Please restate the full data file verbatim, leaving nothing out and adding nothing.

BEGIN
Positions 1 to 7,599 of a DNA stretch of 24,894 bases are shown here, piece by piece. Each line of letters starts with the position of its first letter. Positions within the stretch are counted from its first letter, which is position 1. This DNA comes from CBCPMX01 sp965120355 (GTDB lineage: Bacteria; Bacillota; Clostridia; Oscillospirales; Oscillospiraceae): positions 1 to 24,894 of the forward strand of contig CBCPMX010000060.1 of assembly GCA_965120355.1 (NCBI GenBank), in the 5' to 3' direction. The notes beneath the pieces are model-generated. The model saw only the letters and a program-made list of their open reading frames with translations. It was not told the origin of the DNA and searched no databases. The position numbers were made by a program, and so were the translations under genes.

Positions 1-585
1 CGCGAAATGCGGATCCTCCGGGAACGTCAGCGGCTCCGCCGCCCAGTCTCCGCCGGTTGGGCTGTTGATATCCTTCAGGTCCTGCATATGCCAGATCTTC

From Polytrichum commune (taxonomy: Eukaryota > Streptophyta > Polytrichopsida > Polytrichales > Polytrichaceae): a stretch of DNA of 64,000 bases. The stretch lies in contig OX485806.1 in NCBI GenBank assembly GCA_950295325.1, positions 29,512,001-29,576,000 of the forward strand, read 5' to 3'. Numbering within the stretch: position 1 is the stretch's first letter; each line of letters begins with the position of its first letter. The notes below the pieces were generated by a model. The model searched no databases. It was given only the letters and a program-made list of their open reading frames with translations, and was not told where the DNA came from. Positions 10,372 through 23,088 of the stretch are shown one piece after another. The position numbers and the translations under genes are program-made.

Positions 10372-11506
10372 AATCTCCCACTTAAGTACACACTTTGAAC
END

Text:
Positions 1 to 7,599 of a DNA stretch of 24,894 bases are shown here, piece by piece. Each line of letters starts with the position of its first letter. Positions within the stretch are counted from its first letter, which is position 1. This DNA comes from CBCPMX01 sp965120355 (GTDB lineage: Bacteria; Bacillota; Clostridia; Oscillospirales; Oscillospiraceae): positions 1 to 24,894 of the forward strand of contig CBCPMX010000060.1 of assembly GCA_965120355.1 (NCBI GenBank), in the 5' to 3' direction. The notes beneath the pieces are model-generated. The model saw only the letters and a program-made list of their open reading frames with translations. It was not told the origin of the DNA and searched no databases. The position numbers were made by a program, and so were the translations under genes.

Positions 1-585
1 CGCGAAATGCGGATCCTCCGGGAACGTCAGCGGCTCCGCCGCCCAGTCTCCGCCGGTTGGGCTGTTGATATCCTTCAGGTCCTGCATATGCCAGATCTTC

From Polytrichum commune (taxonomy: Eukaryota > Streptophyta > Polytrichopsida > Polytrichales > Polytrichaceae): a stretch of DNA of 64,000 bases. The stretch lies in contig OX485806.1 in NCBI GenBank assembly GCA_950295325.1, positions 29,512,001-29,576,000 of the forward strand, read 5' to 3'. Numbering within the stretch: position 1 is the stretch's first letter; each line of letters begins with the position of its first letter. The notes below the pieces were generated by a model. The model searched no databases. It was given only the letters and a program-made list of their open reading frames with translations, and was not told where the DNA came from. Positions 10,372 through 23,088 of the stretch are shown one piece after another. The position numbers and the translations under genes are program-made.

Positions 10372-11506
10372 AATCTCCCACTTAAGTACACACTTTGAAC